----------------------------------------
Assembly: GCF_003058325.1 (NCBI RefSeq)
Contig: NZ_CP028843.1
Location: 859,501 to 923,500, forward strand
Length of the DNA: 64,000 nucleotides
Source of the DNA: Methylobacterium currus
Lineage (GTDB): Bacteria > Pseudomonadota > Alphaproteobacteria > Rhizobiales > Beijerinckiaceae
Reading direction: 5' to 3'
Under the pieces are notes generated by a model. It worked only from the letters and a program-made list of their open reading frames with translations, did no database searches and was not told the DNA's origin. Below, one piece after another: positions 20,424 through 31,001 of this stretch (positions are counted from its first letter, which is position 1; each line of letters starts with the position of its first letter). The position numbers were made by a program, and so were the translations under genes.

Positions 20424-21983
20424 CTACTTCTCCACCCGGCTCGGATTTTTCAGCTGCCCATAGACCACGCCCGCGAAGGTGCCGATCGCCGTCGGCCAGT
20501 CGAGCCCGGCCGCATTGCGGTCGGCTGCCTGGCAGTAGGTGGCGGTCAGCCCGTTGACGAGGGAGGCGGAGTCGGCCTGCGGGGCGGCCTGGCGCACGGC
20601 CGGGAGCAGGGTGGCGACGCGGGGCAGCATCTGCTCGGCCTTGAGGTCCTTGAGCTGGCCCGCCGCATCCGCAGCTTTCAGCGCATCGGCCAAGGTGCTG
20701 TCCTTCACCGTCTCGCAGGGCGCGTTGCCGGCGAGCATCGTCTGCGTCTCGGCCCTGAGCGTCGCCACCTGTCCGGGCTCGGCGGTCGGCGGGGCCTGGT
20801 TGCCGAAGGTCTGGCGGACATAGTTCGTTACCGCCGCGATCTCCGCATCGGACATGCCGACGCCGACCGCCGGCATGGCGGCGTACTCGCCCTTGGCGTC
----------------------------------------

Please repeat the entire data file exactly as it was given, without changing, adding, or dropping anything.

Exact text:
Assembly: GCF_003058325.1 (NCBI RefSeq)
Contig: NZ_CP028843.1
Location: 859,501 to 923,500, forward strand
Length of the DNA: 64,000 nucleotides
Source of the DNA: Methylobacterium currus
Lineage (GTDB): Bacteria > Pseudomonadota > Alphaproteobacteria > Rhizobiales > Beijerinckiaceae
Reading direction: 5' to 3'
Under the pieces are notes generated by a model. It worked only from the letters and a program-made list of their open reading frames with translations, did no database searches and was not told the DNA's origin. Below, one piece after another: positions 20,424 through 31,001 of this stretch (positions are counted from its first letter, which is position 1; each line of letters starts with the position of its first letter). The position numbers were made by a program, and so were the translations under genes.

Positions 20424-21983
20424 CTACTTCTCCACCCGGCTCGGATTTTTCAGCTGCCCATAGACCACGCCCGCGAAGGTGCCGATCGCCGTCGGCCAGT
20501 CGAGCCCGGCCGCATTGCGGTCGGCTGCCTGGCAGTAGGTGGCGGTCAGCCCGTTGACGAGGGAGGCGGAGTCGGCCTGCGGGGCGGCCTGGCGCACGGC
20601 CGGGAGCAGGGTGGCGACGCGGGGCAGCATCTGCTCGGCCTTGAGGTCCTTGAGCTGGCCCGCCGCATCCGCAGCTTTCAGCGCATCGGCCAAGGTGCTG
20701 TCCTTCACCGTCTCGCAGGGCGCGTTGCCGGCGAGCATCGTCTGCGTCTCGGCCCTGAGCGTCGCCACCTGTCCGGGCTCGGCGGTCGGCGGGGCCTGGT
20801 TGCCGAAGGTCTGGCGGACATAGTTCGTTACCGCCGCGATCTCCGCATCGGACATGCCGACGCCGACCGCCGGCATGGCGGCGTACTCGCCCTTGGCGTC